"The 'Left Behind' series is working very neatly with deep cultural fears about organized conspiracy," Frankfurter says. "[In 'The Matrix'], you have the ultimate conspiracy. We are all battery cells that are imaging our lives. And it also just plugs in to the ultimate conspiracy fear: the fear of technology."

Matrix Glossary

Birth: When he is "unplugged" from the Matrix, Neo resembles a newborn. Once his "umbilical cords" are removed, we see that he is hairless, confused, and covered in a type of amniotic fluid. He falls down a long tube and into a pool of water. After this presumed baptism, he is carried up, with his limp body making a cross silhouette. Neo had to be "born again" before he could begin his mission.

Buddhism: The chief problem faced by humanity, according to Buddhist thought, is not sin or evil: it's ignorance of the true reality. The lack of an explicit divine being and references to "focus," "path," and "free your mind" also smack of Buddhist influence. Matrix rebels download truth and reprogram their minds to achieve salvation.

Cypher: The name of this traitor who excels at Matrix code means, according to Webster's Dictionary: Zero...a person or thing of no importance or identity...a system of secret writing based on a key. His character has many parallels to Judas. At one point he exclaims, "Whoa, Neo. You scared the bejeezus out of me."

Evil: Agent Smith tells Morpheus that the original Matrix world was "designed to be a perfect human world." No one accepted the program, he explains, because "human beings define their reality through misery and suffering." By drawing on parts of Genesis and comparing humans to a virus, Smith establishes evil as a natural, intrinsic state of human nature.

God: God does make a cameo in The Matrix only as an expletive from Trinity. Yet the word "miracle" is used in clear cases to signify the need - and reality - of divine intervention. But there's no implied sense of a covenant between God and man.

Jesus Christ: The name Jesus is often used in association with Neo, most explicitly when Choi, a drug user, thanks Neo for providing him with illicit software. "Hallelujah. You're my savior, man. My own personal Jesus Christ."

Matrix: Literally, a computer program used to imprison mankind. According to Webster's, "matrix" means: 1) orig., the womb; uterus 2) that within which, or within and from which, something originates, takes form, or develops. At its heart, The Matrix is a story about birth and creation.

Morpheus: Neo's mentor. Some observers identity him with John the Baptist, since both men were appointed to prepare the way for a messiah. In Greek mythology, Morpheus, the son of Hypnos, was the god of dreams.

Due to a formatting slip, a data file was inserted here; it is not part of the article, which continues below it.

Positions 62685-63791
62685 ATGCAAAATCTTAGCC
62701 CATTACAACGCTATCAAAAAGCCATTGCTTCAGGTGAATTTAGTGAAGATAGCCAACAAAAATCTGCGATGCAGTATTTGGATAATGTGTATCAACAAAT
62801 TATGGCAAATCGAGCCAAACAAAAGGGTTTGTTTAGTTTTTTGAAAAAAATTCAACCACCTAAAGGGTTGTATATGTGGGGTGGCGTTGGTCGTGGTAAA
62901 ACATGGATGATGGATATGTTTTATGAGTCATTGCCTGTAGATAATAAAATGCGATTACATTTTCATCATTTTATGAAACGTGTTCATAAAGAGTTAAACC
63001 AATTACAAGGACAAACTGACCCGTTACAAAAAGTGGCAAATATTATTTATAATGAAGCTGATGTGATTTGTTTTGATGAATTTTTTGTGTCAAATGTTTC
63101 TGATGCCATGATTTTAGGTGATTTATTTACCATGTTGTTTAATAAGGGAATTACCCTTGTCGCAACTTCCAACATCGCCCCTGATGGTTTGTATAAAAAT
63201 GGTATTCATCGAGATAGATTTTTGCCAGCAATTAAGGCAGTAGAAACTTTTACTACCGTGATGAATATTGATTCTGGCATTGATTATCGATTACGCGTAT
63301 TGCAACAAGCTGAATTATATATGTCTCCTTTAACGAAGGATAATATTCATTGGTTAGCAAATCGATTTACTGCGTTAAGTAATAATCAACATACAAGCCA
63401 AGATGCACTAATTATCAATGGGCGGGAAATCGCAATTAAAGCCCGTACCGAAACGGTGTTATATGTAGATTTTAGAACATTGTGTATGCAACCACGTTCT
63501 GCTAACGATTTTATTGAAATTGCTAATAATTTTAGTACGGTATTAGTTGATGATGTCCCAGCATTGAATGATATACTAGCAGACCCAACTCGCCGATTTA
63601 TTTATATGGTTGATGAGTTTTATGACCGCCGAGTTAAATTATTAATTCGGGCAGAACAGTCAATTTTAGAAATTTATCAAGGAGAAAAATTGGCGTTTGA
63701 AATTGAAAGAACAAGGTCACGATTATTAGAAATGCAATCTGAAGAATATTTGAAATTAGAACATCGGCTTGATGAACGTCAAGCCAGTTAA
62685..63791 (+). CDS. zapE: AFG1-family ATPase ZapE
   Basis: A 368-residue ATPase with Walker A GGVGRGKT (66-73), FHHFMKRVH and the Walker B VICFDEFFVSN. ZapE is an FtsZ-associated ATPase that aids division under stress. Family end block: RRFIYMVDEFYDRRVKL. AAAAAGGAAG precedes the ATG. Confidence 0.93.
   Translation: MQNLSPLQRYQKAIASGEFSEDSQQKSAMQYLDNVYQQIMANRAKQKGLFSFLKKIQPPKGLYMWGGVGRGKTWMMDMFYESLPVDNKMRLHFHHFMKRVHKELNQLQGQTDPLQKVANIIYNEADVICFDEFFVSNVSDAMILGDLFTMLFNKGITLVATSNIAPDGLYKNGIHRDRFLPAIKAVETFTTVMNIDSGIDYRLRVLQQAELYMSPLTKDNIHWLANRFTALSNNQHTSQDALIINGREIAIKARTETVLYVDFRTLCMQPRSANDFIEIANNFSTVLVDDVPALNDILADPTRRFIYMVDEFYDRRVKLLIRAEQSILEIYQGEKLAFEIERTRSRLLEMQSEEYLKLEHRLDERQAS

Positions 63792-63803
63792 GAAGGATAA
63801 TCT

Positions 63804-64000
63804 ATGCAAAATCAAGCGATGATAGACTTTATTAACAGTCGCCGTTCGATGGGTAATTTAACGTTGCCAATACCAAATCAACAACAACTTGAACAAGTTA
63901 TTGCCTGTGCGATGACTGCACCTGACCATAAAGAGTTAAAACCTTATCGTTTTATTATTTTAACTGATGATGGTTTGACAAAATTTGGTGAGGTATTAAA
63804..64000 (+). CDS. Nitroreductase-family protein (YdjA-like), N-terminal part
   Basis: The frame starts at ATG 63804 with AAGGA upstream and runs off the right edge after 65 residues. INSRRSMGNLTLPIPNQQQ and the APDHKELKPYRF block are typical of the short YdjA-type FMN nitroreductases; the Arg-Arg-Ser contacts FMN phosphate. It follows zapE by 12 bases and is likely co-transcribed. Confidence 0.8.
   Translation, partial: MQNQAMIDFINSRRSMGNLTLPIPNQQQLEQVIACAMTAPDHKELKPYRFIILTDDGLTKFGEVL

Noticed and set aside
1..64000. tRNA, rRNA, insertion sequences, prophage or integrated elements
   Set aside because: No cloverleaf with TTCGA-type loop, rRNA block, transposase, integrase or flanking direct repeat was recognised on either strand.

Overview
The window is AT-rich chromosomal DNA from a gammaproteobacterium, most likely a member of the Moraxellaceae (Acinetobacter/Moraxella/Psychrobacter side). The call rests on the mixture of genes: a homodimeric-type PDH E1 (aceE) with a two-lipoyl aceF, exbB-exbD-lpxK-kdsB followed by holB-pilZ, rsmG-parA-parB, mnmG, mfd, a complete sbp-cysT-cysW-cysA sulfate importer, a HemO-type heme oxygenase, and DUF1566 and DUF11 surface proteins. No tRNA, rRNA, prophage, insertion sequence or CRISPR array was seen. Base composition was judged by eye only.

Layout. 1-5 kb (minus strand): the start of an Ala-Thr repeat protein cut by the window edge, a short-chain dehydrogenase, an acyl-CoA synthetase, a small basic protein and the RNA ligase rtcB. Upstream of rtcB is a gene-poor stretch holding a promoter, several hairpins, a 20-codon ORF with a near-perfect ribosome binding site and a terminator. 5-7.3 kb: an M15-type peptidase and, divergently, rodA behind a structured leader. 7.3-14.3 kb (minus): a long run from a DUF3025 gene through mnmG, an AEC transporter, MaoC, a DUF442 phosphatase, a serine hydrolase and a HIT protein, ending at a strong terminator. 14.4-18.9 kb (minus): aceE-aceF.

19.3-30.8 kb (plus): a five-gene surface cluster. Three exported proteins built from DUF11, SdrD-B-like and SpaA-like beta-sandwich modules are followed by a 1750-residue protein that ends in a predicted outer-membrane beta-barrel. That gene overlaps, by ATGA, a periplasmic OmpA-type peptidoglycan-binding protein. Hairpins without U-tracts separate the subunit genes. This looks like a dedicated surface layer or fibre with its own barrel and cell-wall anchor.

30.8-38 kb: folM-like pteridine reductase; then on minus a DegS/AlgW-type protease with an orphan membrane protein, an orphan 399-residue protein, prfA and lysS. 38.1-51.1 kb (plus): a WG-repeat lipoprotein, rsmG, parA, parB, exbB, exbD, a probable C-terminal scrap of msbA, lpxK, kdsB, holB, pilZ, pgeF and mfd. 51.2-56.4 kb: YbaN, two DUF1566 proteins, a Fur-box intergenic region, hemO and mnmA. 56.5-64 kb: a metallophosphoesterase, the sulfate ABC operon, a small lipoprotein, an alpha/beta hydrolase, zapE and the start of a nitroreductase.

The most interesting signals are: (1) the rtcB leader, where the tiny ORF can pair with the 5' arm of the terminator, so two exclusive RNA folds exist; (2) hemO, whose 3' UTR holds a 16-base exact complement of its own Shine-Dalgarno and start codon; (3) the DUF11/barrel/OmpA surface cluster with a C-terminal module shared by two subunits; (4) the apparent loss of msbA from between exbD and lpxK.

Music: The final song, played by Rage Against The Machine, is "Wake Up."

Neo: The messiah. This is Thomas Anderson's virtual name. Literally meaning "new," Neo is also referred to as the "One," which is an anagram for Neo.

Nebuchadnezzar: Morpheus's ship. This figure referenced in the Book of Daniel was the powerful king of ancient Babylon who suffered from troubling dreams. The name literally means "Nebo, protect the crown."

Numerology: Neo's apartment number is 101, suggesting that he's "the one." Neo is shot in apartment number 303, and after 72 seconds (72 hours = 3 days), he rises again.

Phone calls: In keeping with prophetic tradition, Neo is "called" to his task, not by a burning bush, but a FedEx employee. Their brief exchange - "Thomas Anderson?" | "Yeah, that's me." - mirrors Bible language constructions used to signify special identity.

Postmodernism: Neo hides his illicit software within a chapter titled "On Nihilism" within a volume called "Simulacra and Simulation," by Jean Baudrillard. This seminal work of postmodernism advances the idea of a copy without an original. The Wachowski brothers assigned Keanu Reeves to read this book before filming began.

Thomas Anderson: The Apostle Thomas was also called Didymus, which in Greek means "twin" or "double." Anderson means "son of man," one of the titles Jesus uses for himself. The twin names suggest his dual nature. As "Mr. Anderson," he is vulnerable to the powers of the evil agents. As "Neo," he has dominion over them.